Built in the midst of the Civil War and completed in 1865, this building replaced the existing city hall and served as the seat of government for the city of Boston until 1969. The former city hall was constructed in 1810, and was originally built as the Suffolk County Courthouse. In 1969, Boston built its current city hall and moved its offices from this location to present facility. The building now holds a variety of tenants, including the Architectural Heritage Foundation and the Boston Preservation Alliance. The building became a National Historic Landmark in 1970.


  • Old City Hall was the seat of local government in Boston between 1865 to 1969
    Old City Hall was the seat of local government in Boston between 1865 to 1969
  • Statue of Josiah Quincy, mayor of Boston, President of Harvard, and member of Congress.
    Statue of Josiah Quincy, mayor of Boston, President of Harvard, and member of Congress.
  • Statue of Benjamin Franklin, who was born in Boston and attended the Latin School, this first formal school in America. The Latin School was located at this exact location between 1704 and 1748.
    Statue of Benjamin Franklin, who was born in Boston and attended the Latin School, this first formal school in America. The Latin School was located at this exact location between 1704 and 1748.
  • Statue of the Donkey outside the front of Old City Hall
    Statue of the Donkey outside the front of Old City Hall
  • "Stand in Opposition" from the Old City Hall courtyard.
    "Stand in Opposition" from the Old City Hall courtyard.

Highlights of this historic building include murals near both entrances that illustrate the history of the city and the city government during its formative years, and statues of Benjamin Franklin and Josiah Quincy that stand in front of the building. Quincy was the mayor of Boston between 1823 and 1828 and the President of Harvard between 1829 and 1845.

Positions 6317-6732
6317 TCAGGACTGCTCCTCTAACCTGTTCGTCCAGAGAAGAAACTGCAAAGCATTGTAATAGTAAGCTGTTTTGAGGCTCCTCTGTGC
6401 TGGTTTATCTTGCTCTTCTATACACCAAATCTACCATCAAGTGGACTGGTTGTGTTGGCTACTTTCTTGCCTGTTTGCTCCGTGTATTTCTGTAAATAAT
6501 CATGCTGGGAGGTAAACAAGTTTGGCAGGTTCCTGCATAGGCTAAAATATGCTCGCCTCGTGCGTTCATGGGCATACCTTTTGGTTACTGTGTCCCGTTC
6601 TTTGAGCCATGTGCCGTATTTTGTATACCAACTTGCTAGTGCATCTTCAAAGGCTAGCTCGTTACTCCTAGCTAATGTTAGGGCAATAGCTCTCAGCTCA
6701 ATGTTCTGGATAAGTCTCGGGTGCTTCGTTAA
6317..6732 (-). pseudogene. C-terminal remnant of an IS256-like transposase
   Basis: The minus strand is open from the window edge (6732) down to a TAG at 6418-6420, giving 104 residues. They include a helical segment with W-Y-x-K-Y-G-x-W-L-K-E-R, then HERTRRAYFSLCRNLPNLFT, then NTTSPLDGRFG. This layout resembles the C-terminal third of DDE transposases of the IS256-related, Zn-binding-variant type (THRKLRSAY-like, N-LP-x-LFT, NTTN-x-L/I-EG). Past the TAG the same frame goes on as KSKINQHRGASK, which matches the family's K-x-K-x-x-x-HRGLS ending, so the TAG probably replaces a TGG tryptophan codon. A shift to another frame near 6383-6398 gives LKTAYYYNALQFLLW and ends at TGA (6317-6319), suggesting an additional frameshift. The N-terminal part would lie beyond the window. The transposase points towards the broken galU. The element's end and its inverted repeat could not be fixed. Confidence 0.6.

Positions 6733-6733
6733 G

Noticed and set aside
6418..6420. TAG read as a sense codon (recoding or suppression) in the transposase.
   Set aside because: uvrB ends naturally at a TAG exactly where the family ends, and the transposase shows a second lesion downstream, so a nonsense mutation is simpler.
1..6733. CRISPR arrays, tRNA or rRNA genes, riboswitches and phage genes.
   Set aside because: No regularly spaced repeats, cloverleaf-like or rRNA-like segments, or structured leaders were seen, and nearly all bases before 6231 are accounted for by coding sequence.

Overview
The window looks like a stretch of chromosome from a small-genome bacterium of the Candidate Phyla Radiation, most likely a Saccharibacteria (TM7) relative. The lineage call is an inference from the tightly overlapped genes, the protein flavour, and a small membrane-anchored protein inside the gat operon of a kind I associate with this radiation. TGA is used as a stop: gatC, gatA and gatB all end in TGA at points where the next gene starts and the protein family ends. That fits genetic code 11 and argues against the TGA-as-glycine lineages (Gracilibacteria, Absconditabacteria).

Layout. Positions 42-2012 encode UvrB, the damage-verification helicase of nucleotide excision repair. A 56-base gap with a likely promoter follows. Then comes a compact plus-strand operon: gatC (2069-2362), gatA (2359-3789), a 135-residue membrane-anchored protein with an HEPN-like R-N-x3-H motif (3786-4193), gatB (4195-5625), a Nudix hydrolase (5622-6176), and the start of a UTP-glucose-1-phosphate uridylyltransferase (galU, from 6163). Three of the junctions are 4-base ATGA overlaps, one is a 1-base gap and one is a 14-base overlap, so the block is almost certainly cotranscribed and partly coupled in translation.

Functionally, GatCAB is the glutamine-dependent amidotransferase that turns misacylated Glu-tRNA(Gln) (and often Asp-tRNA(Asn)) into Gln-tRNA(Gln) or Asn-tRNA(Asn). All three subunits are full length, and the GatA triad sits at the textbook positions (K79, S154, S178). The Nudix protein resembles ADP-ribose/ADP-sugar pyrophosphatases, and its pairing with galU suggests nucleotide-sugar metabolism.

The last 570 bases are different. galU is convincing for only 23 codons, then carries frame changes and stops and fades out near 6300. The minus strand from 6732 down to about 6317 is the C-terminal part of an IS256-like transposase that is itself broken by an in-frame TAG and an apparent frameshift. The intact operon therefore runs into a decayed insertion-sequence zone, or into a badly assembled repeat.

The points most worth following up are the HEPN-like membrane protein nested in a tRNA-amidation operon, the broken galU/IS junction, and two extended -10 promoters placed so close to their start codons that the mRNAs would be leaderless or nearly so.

The site at 45 School Street has been the home of two of Boston’s City Halls.  In 1841, the Suffolk County Courthouse (built on the site in 1810) was converted into the second City Hall.  That building was demolished during the American Civil War and construction began on the third City Hall.  Boston’s third City Hall was completed in 1865 and was the seat of local government until 1969, when the current building was erected. 

Thirty-eight mayors served their terms at the time; thirty of them in the building that still stands there today. Currently, this structure is leased out to private businesses.

On the site, there are several different political markers of interest to visitors.  The first is the donkey, the symbol of the Democratic party.  The donkey is made of bronze.  It stands in front of the building on the Freedom Trail. 

After the bronze donkey statue was placed in 1998, people began to ask for an opposing elephant, the representation of the Republican party.  A marker was placed in the courtyard in 2001.  It shows a pair of footprints with the picture of an elephant in each.  The inscription below the feet reads “Stand in Opposition.” 

There are also statues of two men important to the political history of Boston:  Benjamin Franklin and Josiah Quincy.  Franklin is well-known in American history as an inventor and a politician.  He was born in Boston in 1706 and attended school here.  Quincy was mayor of the City from 1823-1828.  The second mayor is best known for his role in the development of Quincy Market. 


Home Page. Old City Hall. Accessed February 05, 2017. http://www.oldcityhall.com/.

Old City Hall History. Old City Hall. Accessed February 05, 2017. http://www.oldcityhall.com/history.html.